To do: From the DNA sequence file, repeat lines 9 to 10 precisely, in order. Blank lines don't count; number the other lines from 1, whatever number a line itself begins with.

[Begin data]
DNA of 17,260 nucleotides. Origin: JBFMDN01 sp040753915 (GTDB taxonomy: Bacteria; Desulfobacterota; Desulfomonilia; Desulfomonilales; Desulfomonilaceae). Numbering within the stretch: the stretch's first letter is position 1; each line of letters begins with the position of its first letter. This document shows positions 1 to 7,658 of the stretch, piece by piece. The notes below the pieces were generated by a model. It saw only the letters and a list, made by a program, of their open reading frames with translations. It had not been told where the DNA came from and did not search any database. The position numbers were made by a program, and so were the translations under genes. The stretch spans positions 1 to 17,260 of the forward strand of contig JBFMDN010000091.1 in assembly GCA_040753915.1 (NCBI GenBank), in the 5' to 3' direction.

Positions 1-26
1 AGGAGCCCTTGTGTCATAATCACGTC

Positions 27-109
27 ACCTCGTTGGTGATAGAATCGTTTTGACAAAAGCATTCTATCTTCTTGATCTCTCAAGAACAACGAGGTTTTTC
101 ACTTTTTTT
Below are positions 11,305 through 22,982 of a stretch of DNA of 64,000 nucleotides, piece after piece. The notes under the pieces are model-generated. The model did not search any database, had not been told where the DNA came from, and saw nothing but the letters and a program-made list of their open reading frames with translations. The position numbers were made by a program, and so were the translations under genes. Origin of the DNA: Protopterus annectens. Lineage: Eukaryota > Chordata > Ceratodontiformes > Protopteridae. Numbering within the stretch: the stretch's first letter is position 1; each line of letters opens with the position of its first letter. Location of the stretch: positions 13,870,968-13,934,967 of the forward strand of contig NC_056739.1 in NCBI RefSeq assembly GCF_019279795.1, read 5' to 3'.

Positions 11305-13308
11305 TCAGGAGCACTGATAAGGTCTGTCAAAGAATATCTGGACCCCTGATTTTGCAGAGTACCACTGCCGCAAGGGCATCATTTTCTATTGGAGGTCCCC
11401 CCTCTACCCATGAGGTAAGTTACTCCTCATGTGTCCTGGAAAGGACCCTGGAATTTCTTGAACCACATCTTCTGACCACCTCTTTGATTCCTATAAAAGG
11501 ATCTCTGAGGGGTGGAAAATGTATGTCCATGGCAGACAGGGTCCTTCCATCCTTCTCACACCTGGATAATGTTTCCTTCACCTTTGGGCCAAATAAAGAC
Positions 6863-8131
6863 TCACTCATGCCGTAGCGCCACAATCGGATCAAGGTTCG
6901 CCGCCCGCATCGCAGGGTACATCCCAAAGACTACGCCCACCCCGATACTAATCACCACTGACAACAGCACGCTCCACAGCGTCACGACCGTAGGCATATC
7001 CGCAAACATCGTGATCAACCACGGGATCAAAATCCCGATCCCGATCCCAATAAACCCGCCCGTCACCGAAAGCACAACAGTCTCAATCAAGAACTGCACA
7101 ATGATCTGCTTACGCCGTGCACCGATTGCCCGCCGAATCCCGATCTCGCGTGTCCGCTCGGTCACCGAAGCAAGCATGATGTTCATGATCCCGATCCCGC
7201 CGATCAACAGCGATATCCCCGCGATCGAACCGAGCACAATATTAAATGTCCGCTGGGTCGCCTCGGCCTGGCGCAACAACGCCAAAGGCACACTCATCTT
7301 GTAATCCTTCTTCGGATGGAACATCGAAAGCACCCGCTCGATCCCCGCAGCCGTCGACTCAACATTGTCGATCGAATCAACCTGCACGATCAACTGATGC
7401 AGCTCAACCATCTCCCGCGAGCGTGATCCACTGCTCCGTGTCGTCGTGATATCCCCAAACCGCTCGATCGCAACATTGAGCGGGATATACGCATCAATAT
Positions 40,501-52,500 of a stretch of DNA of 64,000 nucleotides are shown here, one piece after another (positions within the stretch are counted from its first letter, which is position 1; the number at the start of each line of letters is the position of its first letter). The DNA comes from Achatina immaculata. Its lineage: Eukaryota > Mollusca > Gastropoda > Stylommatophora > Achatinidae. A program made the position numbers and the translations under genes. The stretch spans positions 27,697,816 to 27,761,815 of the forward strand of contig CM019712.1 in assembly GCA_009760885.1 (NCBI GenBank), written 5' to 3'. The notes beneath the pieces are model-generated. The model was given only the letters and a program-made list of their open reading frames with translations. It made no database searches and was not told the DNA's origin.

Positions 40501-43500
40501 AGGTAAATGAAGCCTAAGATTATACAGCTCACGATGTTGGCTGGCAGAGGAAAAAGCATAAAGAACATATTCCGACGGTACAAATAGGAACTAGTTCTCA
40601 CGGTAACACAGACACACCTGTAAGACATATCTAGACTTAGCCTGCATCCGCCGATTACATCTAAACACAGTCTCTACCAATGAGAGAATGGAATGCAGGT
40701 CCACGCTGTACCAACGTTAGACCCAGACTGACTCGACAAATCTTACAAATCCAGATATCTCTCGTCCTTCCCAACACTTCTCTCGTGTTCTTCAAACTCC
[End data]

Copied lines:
11305 TCAGGAGCACTGATAAGGTCTGTCAAAGAATATCTGGACCCCTGATTTTGCAGAGTACCACTGCCGCAAGGGCATCATTTTCTATTGGAGGTCCCC
11401 CCTCTACCCATGAGGTAAGTTACTCCTCATGTGTCCTGGAAAGGACCCTGGAATTTCTTGAACCACATCTTCTGACCACCTCTTTGATTCCTATAAAAGG